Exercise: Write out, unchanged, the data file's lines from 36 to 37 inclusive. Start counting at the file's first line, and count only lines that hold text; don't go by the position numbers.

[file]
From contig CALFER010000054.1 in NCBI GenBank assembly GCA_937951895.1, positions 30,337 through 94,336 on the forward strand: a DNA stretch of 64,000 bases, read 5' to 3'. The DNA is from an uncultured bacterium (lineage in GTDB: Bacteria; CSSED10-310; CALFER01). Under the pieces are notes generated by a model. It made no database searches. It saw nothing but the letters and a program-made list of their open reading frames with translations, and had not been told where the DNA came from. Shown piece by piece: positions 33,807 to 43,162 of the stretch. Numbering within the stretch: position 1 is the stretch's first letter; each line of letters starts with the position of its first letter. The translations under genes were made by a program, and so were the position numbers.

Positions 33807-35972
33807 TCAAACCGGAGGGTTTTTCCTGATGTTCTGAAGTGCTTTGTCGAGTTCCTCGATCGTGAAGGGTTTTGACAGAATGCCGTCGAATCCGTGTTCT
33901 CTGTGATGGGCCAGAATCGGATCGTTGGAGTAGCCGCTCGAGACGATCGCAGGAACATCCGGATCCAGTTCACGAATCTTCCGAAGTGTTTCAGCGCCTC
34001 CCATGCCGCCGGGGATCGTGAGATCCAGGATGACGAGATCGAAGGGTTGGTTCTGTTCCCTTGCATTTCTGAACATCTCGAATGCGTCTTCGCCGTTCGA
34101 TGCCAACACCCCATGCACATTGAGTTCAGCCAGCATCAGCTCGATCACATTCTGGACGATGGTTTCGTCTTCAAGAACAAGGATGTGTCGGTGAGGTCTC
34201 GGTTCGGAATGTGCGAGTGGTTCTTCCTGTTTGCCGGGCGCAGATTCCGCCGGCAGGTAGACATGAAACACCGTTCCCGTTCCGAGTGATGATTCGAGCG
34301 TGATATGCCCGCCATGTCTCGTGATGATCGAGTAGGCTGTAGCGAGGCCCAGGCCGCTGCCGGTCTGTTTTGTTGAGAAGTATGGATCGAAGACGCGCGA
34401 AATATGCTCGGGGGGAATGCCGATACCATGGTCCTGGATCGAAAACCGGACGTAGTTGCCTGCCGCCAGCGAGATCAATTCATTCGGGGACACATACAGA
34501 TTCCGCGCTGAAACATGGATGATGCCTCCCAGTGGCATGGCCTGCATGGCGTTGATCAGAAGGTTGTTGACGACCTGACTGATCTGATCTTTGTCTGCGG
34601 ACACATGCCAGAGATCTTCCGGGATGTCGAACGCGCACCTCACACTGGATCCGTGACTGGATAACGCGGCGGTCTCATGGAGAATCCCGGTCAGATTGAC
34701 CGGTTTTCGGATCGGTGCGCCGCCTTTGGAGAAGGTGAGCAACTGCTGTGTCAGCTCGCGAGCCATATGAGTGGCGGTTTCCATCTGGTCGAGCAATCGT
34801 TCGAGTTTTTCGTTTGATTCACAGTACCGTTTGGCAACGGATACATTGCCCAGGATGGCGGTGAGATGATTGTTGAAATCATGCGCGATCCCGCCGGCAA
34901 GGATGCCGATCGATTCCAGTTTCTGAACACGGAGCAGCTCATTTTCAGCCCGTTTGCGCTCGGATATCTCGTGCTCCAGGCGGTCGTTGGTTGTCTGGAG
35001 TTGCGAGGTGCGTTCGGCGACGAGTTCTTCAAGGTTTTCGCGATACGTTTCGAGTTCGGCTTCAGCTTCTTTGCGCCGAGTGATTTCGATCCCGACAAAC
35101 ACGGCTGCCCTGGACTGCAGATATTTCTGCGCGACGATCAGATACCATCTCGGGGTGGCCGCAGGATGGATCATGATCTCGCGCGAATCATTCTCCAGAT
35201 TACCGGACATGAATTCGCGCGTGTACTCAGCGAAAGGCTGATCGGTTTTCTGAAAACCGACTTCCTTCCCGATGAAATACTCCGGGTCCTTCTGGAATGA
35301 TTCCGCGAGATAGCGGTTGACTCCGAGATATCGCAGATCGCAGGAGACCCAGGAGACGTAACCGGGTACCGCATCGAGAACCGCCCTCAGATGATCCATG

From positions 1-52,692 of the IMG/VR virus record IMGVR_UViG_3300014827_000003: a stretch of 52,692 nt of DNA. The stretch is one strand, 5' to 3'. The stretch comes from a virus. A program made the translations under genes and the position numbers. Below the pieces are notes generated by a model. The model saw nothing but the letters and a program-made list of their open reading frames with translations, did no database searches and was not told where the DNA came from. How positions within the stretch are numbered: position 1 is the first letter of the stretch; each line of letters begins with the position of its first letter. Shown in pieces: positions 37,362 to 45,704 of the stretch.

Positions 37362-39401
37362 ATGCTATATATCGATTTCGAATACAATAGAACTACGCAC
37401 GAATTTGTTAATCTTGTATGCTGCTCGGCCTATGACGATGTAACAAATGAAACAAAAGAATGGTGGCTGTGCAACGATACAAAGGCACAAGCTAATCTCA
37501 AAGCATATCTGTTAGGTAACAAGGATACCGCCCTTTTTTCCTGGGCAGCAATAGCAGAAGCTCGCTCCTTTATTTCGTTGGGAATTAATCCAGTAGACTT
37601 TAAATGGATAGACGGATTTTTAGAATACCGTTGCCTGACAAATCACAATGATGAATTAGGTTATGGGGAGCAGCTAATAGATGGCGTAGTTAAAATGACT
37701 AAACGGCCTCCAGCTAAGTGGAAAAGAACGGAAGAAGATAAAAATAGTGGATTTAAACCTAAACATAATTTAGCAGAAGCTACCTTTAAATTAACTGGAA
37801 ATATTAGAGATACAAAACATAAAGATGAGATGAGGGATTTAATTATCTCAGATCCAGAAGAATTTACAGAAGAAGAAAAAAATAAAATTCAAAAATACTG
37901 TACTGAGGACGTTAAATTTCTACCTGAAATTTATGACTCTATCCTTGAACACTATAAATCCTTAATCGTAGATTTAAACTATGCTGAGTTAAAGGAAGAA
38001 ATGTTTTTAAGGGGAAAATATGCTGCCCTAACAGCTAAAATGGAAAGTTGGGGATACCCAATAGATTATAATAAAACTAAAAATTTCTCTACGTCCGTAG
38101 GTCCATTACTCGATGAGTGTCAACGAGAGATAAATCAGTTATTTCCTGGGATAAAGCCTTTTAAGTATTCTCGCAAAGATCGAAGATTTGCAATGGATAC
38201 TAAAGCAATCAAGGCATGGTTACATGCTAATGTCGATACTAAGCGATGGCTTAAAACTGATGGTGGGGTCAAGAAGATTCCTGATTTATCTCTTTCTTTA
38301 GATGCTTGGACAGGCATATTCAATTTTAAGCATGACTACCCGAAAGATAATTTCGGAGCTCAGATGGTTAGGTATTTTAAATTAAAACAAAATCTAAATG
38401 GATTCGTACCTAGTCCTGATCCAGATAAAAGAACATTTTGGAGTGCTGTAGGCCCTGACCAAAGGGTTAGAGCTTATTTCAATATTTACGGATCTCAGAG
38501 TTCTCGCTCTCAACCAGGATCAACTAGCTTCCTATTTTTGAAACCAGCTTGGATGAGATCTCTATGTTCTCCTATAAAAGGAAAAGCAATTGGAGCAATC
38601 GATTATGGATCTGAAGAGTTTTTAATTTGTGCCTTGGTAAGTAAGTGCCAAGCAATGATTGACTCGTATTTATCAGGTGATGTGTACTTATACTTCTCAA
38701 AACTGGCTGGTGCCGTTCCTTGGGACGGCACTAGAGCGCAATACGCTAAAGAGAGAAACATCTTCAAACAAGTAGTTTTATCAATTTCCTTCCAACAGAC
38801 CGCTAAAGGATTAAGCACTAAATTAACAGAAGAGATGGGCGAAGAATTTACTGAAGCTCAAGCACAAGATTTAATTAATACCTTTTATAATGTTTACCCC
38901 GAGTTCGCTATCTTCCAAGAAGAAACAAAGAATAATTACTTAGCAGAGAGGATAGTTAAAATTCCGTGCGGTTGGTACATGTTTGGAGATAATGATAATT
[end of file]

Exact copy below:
38801 CGCTAAAGGATTAAGCACTAAATTAACAGAAGAGATGGGCGAAGAATTTACTGAAGCTCAAGCACAAGATTTAATTAATACCTTTTATAATGTTTACCCC
38901 GAGTTCGCTATCTTCCAAGAAGAAACAAAGAATAATTACTTAGCAGAGAGGATAGTTAAAATTCCGTGCGGTTGGTACATGTTTGGAGATAATGATAATT